Reframing for Satisfaction
Amy was a woman of precise habits and particular tastes. Among her many specific preferences, she cherished one above all: maintaining her home at a perfect temperature of precisely 67 degrees Fahrenheit. She believed this was the pinnacle of comfort, the only condition under which she could truly relax and feel at peace.
Yet, her old, creaky house, built in the late 19th century, was her sanctuary. It was her pride and joy. She’d spent years restoring it, and it was brimming with character and memories. However, the aging bones of her beloved home often struggled against the whims of nature, and the HVAC system, a relic of bygone days, could barely keep up. Despite all of her efforts, she was never satisfied. Maintaining her ideal home temperature seemed impossible.
On a particularly unruly spring day, a sudden storm knocked out the power, leaving Amy's HVAC system lifeless and drifting to the ambient temperature of 55 degrees outside. As the temperature drifted away, so did her patience, leaving her in a state of distress. Amidst this turmoil, Amy received a visit from an old friend, Herbert, who found her amidst a sea of blankets and discontent.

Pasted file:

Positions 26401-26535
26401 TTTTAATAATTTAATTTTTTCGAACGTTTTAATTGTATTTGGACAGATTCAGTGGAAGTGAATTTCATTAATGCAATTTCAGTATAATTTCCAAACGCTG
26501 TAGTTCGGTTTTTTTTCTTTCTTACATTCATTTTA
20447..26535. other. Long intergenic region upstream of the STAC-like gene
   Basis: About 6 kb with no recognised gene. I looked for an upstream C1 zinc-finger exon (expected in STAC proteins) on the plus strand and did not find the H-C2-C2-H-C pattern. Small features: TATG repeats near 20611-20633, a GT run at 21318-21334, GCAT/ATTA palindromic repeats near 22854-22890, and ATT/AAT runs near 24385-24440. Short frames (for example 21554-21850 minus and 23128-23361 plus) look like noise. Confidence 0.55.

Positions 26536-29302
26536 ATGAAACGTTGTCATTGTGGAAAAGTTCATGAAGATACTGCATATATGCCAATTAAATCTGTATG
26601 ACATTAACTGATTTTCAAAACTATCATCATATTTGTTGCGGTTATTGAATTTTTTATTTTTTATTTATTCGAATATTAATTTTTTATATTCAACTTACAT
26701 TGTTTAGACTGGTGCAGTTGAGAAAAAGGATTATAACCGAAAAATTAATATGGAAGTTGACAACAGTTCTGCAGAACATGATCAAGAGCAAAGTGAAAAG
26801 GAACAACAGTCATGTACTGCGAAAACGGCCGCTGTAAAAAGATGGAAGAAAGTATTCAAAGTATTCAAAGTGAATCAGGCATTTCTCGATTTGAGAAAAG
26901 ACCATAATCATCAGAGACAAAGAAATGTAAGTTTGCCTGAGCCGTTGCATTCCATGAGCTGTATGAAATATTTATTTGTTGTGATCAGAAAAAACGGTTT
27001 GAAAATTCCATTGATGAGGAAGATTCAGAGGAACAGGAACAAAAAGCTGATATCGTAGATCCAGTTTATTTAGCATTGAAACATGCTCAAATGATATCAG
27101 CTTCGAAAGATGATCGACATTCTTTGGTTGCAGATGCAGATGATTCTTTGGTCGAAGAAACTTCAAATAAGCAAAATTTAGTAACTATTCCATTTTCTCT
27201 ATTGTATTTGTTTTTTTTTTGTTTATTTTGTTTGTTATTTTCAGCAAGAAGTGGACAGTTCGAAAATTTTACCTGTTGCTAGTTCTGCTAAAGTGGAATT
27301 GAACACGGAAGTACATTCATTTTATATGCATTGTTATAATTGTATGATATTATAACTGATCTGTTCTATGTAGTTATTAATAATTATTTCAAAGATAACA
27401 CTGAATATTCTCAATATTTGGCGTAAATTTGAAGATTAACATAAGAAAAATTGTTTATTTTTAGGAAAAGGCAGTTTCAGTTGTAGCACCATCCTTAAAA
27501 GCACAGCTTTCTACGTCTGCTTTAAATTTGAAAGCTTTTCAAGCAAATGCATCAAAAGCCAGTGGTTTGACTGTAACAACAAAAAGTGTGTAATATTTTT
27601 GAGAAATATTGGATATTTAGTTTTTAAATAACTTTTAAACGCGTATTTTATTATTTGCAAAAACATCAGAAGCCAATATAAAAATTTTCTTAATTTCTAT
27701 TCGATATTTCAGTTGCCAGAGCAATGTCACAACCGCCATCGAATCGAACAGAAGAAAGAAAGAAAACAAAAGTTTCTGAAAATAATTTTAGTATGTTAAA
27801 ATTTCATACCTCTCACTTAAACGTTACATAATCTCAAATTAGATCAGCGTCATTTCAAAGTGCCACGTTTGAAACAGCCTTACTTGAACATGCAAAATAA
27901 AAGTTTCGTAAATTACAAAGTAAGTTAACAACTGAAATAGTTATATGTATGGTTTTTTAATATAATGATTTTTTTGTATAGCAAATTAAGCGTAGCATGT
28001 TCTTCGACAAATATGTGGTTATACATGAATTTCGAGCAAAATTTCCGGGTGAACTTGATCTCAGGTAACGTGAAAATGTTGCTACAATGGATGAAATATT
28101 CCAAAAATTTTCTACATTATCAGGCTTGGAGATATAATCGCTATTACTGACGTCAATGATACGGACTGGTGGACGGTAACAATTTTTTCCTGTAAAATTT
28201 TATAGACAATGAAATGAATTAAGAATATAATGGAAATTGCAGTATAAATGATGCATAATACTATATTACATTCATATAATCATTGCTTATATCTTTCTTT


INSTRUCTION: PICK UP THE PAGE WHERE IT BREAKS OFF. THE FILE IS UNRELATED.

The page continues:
Herbert listened to Amy's woes with a gentle smile, then shared his journey from frustration to contentment. “You can find contentment either by finding optimum solutions for a simplified world or by finding satisfactory solutions for a more realistic world.”1
Moved by Herbert’s words, Amy faced a pivotal choice: continue her battle against the inevitable or embrace a broader perspective of comfort. With the power still out, the house continued to cool well below her once sacrosanct threshold. She took a deep breath and smiled. Instead of despair, Amy felt an unexpected calm. She looked at Herbert and said, “Let’s get a fire going in the fireplace.” For the first time in years, she felt at peace, not in spite of the imperfection but because of it.
In the following days, Amy began experimenting with living outside her rigid expectations. She adjusted her definition of comfort to include a range of temperatures and even which parts of the home she worried about keeping comfortable. The old house, with its creaks and drafts, no longer seemed an adversary but a companion in her journey towards contentment.
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By letting go of her insistence on a single definition of comfort, she not only alleviated her own frustrations but also found a deeper appreciation for the imperfect beauty of life.
This is paraphrased from the real Herbert Simon, who said this in a Nobel Prize acceptance speech regarding satisficing.